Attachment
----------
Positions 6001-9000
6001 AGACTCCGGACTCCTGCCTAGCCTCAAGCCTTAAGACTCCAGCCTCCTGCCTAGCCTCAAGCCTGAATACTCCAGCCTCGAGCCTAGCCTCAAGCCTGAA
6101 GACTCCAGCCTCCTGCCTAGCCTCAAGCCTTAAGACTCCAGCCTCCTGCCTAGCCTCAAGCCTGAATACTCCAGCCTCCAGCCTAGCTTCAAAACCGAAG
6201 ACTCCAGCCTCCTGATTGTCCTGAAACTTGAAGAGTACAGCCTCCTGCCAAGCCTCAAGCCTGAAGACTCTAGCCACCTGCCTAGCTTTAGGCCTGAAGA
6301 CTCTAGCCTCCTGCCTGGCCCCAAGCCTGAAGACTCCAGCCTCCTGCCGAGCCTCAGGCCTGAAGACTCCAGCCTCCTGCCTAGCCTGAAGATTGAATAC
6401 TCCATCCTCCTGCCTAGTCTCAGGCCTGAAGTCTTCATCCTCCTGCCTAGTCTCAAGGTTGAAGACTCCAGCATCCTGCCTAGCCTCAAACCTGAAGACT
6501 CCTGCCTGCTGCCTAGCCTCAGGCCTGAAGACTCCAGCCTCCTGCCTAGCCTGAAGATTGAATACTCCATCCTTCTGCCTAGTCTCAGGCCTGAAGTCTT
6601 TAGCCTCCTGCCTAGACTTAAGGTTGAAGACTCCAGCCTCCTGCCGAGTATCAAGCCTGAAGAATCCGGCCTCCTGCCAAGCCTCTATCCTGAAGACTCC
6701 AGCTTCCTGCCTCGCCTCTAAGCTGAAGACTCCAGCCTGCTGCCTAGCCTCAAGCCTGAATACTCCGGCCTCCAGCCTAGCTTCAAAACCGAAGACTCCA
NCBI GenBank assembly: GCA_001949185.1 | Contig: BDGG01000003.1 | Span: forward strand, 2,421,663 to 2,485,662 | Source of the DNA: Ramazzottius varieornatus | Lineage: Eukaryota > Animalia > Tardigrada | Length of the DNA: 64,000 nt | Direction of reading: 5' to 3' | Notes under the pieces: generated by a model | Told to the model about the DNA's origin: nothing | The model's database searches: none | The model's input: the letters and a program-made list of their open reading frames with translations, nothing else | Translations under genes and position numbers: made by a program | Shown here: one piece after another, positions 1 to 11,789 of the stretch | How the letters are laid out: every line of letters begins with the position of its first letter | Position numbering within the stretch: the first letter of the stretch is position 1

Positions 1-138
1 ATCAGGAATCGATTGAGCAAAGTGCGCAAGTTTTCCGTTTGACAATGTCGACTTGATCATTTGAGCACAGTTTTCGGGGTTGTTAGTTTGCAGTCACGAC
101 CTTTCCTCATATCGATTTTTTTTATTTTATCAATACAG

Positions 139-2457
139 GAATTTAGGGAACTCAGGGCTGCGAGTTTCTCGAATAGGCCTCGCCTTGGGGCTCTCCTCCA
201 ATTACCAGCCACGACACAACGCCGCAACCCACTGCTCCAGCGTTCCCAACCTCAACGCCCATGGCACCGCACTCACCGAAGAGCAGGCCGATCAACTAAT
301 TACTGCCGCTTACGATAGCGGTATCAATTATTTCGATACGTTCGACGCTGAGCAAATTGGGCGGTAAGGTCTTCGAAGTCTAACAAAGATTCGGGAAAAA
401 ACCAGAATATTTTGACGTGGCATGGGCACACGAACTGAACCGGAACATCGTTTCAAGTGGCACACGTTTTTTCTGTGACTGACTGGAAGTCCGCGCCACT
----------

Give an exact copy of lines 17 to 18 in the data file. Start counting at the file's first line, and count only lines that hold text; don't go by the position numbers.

301 TACTGCCGCTTACGATAGCGGTATCAATTATTTCGATACGTTCGACGCTGAGCAAATTGGGCGGTAAGGTCTTCGAAGTCTAACAAAGATTCGGGAAAAA
401 ACCAGAATATTTTGACGTGGCATGGGCACACGAACTGAACCGGAACATCGTTTCAAGTGGCACACGTTTTTTCTGTGACTGACTGGAAGTCCGCGCCACT